Whenever a shop or business reaches its 50-year anniversary milestone, the great sense of achievement and subsequent accolades that follow are well deserved as it is no small feat.
In such cases, the family owners who took a chance on the business undoubtedly worked extremely hard to provide the best product and service that they nurtured and witnessed grow from strength to strength over the years.
This year, the Xenos family of Xenos Restaurant at Crows Nest, Sydney, reached this great milestone and it is an opportune moment to reflect upon what the longevity of any business truly means and the value that history can add to an establishment.
In its fifty years of operation, the Xenos family has witnessed the changes in people’s tastes and ways of dining, as the initial Espresso Milk Bar on Burlington Street was renovated into the Xenos Coffee Lounge in the 1980s and finally transformed into the first Greek restaurant, with the same name, in the lower North Shore in 1993. More importantly, these changes – and the intuition to adapt to them – reflect the eventual acceptance of Greek cuisine by the Australian mainstream society.
Two generations of post-WW2 Greek migrants grabbed their opportunity of escaping the factory fodder and labour-intensive jobs to buy their own business – a milk bar. After a series of jobs, from GMH to Quality Earth Produce, bus conductor Panagiotis Xenos noticed the venue on his bus route through Burlington Street, Crows Nest. The For Lease sign outside the Espresso Milk Bar caught his attention. With his wife, Katerina (nee Tsavari), from Simi, this milk bar meant independence and taking charge of their destiny. It was their opportunity to provide a better life for their children. As Panagiotis recounts, “In 1969, the Espresso Milk Bar was narrow and small – with 28 seats. It had a sandwich bar and an espresso coffee machine. We had a small grill at the rear of the shop – for hot food such as hamburgers and rissoles. What it lacked in size, it made up for in customers – it was very busy.”
With the milk bar’s renovation in the late 1970s came the rebranding of the business as it was renamed, Xenos, which many customers initially found quite alien so Panagiotis would just explain it was the family surname. With time, people got used to it.
“People should never feel embarrassed by their name,” Panagiotis says. “We were very hard working people and people have been happy with our menus and service so they have gotten used to our name over time!”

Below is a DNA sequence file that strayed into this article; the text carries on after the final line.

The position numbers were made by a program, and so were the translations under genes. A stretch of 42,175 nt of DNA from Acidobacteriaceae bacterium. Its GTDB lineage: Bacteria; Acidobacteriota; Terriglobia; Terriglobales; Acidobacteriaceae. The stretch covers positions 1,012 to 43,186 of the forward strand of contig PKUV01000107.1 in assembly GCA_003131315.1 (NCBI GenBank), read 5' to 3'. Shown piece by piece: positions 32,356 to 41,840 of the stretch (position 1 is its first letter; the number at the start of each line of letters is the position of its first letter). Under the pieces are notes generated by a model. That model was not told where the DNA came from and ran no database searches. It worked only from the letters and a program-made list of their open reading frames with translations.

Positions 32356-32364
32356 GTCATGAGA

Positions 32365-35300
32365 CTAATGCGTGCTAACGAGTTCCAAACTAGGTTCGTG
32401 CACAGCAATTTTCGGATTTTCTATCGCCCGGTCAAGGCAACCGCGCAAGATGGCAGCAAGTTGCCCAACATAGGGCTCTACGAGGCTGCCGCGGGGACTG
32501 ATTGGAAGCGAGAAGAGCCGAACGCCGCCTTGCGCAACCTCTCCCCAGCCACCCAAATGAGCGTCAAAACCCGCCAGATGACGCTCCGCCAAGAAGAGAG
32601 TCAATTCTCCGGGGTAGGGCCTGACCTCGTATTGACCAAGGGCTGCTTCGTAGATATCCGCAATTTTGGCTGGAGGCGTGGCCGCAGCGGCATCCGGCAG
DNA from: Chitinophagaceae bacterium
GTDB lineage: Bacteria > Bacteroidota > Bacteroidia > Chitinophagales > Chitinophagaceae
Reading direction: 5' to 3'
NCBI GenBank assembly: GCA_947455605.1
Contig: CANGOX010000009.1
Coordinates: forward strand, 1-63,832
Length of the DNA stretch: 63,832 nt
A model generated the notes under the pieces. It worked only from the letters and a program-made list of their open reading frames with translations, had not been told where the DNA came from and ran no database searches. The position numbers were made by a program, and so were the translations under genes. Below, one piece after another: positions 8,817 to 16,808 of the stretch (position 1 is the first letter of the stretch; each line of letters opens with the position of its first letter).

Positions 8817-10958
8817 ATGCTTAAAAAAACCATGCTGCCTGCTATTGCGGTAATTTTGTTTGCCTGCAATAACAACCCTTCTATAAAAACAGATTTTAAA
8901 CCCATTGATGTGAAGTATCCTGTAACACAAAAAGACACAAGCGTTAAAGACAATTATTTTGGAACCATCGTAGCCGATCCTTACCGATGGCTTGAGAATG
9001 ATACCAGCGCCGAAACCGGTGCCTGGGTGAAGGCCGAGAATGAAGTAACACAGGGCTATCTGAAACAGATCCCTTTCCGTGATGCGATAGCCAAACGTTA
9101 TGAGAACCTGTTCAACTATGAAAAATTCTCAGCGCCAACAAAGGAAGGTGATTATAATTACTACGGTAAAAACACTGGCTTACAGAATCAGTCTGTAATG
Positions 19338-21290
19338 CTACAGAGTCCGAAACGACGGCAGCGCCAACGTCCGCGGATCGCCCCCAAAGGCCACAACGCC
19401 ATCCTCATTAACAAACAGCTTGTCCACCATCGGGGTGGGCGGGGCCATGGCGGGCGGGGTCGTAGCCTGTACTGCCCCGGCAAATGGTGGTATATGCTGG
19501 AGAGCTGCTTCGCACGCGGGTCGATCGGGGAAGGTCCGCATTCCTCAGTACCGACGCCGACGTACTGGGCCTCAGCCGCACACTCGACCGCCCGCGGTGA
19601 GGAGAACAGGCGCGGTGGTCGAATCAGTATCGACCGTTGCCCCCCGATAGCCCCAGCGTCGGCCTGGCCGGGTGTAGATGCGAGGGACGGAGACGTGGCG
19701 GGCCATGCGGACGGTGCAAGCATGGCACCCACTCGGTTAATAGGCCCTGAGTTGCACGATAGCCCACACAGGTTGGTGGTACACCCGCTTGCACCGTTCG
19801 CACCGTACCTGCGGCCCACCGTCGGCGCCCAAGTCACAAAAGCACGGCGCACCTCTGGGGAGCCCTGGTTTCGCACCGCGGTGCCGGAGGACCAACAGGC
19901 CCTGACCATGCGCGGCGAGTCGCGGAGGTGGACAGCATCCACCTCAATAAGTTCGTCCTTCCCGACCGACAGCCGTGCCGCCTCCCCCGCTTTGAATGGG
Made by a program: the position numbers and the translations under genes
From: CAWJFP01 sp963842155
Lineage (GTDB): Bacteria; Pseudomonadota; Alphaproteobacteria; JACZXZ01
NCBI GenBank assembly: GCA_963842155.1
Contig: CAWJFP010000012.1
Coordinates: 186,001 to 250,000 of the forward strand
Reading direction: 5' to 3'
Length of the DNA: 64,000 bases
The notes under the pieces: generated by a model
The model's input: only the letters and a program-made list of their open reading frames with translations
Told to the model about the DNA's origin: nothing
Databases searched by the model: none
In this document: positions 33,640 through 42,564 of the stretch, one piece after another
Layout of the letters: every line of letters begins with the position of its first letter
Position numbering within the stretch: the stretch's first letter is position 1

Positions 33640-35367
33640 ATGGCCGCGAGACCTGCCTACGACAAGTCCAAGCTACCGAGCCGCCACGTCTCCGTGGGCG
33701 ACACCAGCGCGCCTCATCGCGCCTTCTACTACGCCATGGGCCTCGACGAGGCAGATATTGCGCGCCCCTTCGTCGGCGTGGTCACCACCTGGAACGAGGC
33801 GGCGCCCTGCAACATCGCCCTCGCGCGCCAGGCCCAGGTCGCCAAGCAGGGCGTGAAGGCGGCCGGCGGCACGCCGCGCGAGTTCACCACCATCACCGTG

With the decline of milk bars in the 1980s, Panagiotis and Katerina intuitively read people’s changing tastes and eating habits and transformed the milk bar into a coffee lounge. With the milk bar, customers wanted a quick, easy feed while the coffee lounge’s menus became more complex with the introduction of foods such as casseroles.
It was in 1993 that the Xenos family took the great leap forward and opened the Xenos Greek Restaurant. “The idea of establishing a Greek restaurant seemed natural; there is no point in hiding who we are – we should celebrate it. At the time, Crows Nest was a very Australian suburb but Sydney’s North Shore needed a Greek restaurant. Out went the fried eggs and bacon, and in came the calamari! Can you imagine trying to introduce calamari to a menu in 1969?” Panagiotis explains.
Over the years, the Xenos Greek Restaurant has grown from strength to strength, and its expansion reflects this. Customers are now more well-travelled and sophisticated. They take advantage of cheap flights to Europe where they visit Greece and are introduced to the cuisine and hospitality; upon their return to Australia, they look for a Greek restaurant to rekindle their fond memories… and Xenos Restaurant satisfies this.
For many years now, Panagiotis and Katerina’s sons, Tim (Timotheos) and Dennis (Dionysios) have been part of the business; Dennis’ daughter, Dimity Marie, and Tim’s daughter, Eugenia, now help out too, which makes this truly a family business. Asked about the secret of their success, Panagiotis says, “The secret to anyone’s success is hard work and doing your best always. People appreciate all the hard work we put into Xenos restaurant. They appreciate our business’ longevity in the area; we have grown old with them; our children grew up with their children. We feel at home here and we look after our customers as if they are in our home.” There are so many examples of the Xenos Restaurant’s Greekness whether it is its blue and white awning, the array of Greek foods on the menu or Greek and Greek postcards adoring one wall. What truly signifies Australia’s acceptance of Greeks and their cuisine are the two flags – one Greek and the other Australian – at the counter, a testament to the Greek contribution to Australia’s food industry.
* Vasilis Vasilas is the author of ‘Beyond the Shop Windows and Counters: Stories and Photographs of Sydney’s Current Greek Shops (Volume 1)’